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the 3 led lights that are wired directly to the LiFePO4 battery #2 show as a 24.7-watt load on the SBMS0 2. I put in a 10 amp breaker in between just for safety and it also works for the on-off switch, so no inverter needed at all for the LED lights. the LED lights have 16 leads each and are rated 24-48 volts. the SBMS0 maybe uses 1 watt if that. the 6000-watt inverter also wastes a few watts and I am leaving it on all the time. I use it to solder and heat shrink cables as I build all on PV-generated solar power. 4 250-watt 60 cell polycrystalline PV panels (used 8-10 years old) on SBMS0 number 1; and 2 250-watt 60 cell polycrystalline PV panels (used 8-10 years old)on SBMS0 number 2 that face south at a 45-degree angle.
too cold to mount more panels...maybe later this week, or early next week?
supposed to get up to 0 degrees Fahrenheit today.... heatwave ya know...😎😎😎
time to jump in the icy artesian pond --- not!
the otters do but only to rob the fish...
 

michael d

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Dacian Todea​

Feb 16, 2021, 10:56 AM (21 hours ago)

to electrodacus

Peter,

Sorry but you can not use voltage as an indication for SOC with LiFePO4 not even a rough estimation. The only thing voltage can be used is to say if battery is full or empty and nothing in between.
I think you refer to the graph below that I shown a few times on the forum. You can have the battery at 90% or at 30% SOC and see the same battery voltage (so it will be completely useless to try and guess the SOC).
Answering the question of the charge/discharge rate in that graph will be fairly mining less unless you also know the capacity and internal resistance of the cells (cell resistance also fluctuates significantly with temperature).
The top point on SBMS0 is 3.55V default and SOC will be reset/corrected to 100% on the 2.8V all loads will be stopped so that will be the 0% SOC point but SBMS0 will not make any SOC corrections at 0% SOC so if you did not set the capacity correctly the SOC indication may be 0% before the battery is actually at 2.8V or if you set the capacity higher than it actually is then it will show some higher than zero SOC value even if a cell got to 2.8V and all loads where disconnected so then you can see that value say 10% and correct your real capacity setting as SBMS0 will not do anything to SOC when battery is fully discharged (not to mention that battery will likely never be fully discharged but will almost every day be fully charged).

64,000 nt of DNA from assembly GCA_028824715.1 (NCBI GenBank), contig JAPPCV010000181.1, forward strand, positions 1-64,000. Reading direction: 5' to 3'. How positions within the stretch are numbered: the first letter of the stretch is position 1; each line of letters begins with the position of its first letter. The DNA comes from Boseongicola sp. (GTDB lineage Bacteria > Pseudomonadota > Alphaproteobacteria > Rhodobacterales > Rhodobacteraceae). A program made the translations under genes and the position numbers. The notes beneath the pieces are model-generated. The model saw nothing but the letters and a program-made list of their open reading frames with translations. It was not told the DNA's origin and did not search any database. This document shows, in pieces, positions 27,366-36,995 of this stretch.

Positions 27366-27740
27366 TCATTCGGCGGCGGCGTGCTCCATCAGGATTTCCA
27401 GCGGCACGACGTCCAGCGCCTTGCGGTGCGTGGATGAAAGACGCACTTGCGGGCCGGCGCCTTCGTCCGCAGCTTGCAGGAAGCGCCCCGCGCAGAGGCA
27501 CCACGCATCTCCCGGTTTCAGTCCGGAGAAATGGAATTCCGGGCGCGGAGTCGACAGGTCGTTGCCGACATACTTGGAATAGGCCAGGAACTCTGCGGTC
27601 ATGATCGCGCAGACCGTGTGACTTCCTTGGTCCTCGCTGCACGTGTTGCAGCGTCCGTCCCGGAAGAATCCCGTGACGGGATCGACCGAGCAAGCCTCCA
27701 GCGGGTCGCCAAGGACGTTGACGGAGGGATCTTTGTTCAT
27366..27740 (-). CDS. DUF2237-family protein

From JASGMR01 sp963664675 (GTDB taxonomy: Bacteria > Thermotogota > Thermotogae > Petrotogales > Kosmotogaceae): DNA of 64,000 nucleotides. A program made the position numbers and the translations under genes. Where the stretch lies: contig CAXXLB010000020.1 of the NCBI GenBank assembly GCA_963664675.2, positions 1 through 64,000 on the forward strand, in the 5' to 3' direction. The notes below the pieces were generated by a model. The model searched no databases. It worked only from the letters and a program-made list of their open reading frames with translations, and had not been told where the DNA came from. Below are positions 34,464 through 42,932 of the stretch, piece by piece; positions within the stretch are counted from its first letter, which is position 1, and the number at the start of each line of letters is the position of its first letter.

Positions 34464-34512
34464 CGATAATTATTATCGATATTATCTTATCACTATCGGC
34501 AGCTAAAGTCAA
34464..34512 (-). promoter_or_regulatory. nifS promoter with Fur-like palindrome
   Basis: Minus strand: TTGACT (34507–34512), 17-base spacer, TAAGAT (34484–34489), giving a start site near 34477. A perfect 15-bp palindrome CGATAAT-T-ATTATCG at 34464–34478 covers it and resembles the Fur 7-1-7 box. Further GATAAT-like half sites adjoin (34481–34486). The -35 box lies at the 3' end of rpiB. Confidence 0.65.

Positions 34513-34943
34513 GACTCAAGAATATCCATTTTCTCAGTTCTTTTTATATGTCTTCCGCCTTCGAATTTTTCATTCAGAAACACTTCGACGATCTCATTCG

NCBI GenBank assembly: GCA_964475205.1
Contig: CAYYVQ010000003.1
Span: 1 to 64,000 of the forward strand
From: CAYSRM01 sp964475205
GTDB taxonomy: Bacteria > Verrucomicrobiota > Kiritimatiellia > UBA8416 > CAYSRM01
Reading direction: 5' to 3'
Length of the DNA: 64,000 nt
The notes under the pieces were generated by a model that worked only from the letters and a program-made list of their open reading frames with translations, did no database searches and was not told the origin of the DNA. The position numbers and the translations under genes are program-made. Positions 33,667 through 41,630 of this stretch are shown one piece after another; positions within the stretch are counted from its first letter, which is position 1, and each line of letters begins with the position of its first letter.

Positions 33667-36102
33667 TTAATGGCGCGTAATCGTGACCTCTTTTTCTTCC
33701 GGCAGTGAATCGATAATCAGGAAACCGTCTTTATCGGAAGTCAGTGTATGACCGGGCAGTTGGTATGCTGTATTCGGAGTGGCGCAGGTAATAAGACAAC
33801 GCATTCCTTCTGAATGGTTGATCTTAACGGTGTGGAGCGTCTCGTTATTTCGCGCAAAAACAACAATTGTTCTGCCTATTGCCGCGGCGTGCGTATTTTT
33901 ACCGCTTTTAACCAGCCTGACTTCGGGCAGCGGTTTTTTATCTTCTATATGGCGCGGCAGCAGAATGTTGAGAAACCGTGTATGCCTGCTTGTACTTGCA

Yes chargers should be set around 3.55V or slightly more and they should stop when the SBMS0 say so.
Inverter can be set at 2.8V to 2.9V per cell as one cell will always be the first to fully discharge and get to 2.8V while most other cells will still be around 3V
As mentioned the charger will be set at >3.55V for bulk charge and since there will always be a cell to get there first while others will be around 3.4 it is unlikely charger will ever get in to absorption let alone float and even if by any chance it gets in to absorption current will still be higher than cell balancing current so highest cell will continue to increase in voltage and get to 3.55V terminating the charging.
Yes you can set all values to 3.6V as they will have no meaning since SBMS0 will stop the charging.
One charge to 100% per day will not do any harm to battery as that will be considered a light normal use and battery should last 10 to 20 years in normal even heavy duty operation. After that charge battery will not be charged again for 24h if you set a low SOC for recovery. Low enough that the small DC loads you may have do not discharge the battery to in 24h period.

the graph above was in Dacian's explanation and is good information to help all understand the LiFePO4 chemistry and charging. really a big thank you to Dacian for the above information.
 

michael d

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voltage drop with 10 awg pv wire:
example55 ft of 10 awg pv wire will have a 2.13% voltage drop at 7 amps 36 volts
55 ft of 10 awg pv wire will have 2.41086 percent voltage drop at 8.27 amps 37.6 volts
55 ft of 10 awg pv wire will have 4.82173 percent voltagedrop at 16.54 amps 37.6 volts2 250 watt 60 cell panels in parallel - the amperage doubles to 16.54 amps
4.821% voltage drop
so 37.6 volts - (.04821 x 37.6) = 35.787 volts
60 ft5.25% voltage drop
so 37.6 volts - (.0525 x 37.6) = 35.626 volts